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UK commercial property
UK commercial property is not subject to ATED or NRCGT. Neither is it subject to the new IHT rules that from April 2017 will render offshore company shares transparent for UK IHT purposes where the value of the shares is directly or indirectly represented by UK residential property. What this means is that provided UK commercial property is being acquired by a non-UK resident offshore company for investment purposes (and not short-term profit), then the long-standing rules of UK CGT applicable to non-UK residents is in point, i.e. if the offshore company that owns UK commercial investment property is non-UK resident (e.g. registered, and managed and controlled in Jersey), then any resulting capital gain from disposal of the commercial property is free from UK taxation. This is not UK tax avoidance, but tax mitigation, because such offshore arrangements are not in conflict with Parliamentary policy. If this were not so, then Parliament would enact legislation to tax such investment gains when realised by offshore companies.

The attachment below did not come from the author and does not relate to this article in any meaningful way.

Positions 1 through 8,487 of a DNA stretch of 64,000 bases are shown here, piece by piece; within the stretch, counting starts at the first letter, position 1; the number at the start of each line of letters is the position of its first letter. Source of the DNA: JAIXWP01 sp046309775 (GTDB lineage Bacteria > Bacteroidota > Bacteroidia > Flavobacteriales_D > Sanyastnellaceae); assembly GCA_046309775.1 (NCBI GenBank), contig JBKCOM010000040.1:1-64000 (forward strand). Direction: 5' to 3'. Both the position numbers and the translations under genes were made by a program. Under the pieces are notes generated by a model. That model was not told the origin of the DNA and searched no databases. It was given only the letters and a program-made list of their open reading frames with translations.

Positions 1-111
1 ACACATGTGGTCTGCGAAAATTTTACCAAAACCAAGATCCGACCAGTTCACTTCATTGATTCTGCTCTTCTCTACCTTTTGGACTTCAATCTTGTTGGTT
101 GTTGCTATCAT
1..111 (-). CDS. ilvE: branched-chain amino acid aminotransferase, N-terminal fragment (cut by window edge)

An offshore company used to invest in UK commercial property is straightforward where the participators are non-UK resident. But where the participators are UK resident the capital gains of the company arising from realisation of the investment can be apportioned to UK resident participators on a "just and reasonable" basis. Moreover, this apportionment will not be subject to the remittance basis, as the gains will have been realised from a UK-situated asset. However, s13 apportionment charges are now precluded provided the participation of any UK resident in the offshore company is 25% or less taking into account the participations of connected persons. Even where such participations exceed 25%, a motive defence can prevent a s13 apportionment charge. If the de minimis and motive exemptions are for some reason unavailable, an offshore trust will, with planning, preclude s13 apportionment charges for UK resident settlors who are non-UK domiciled.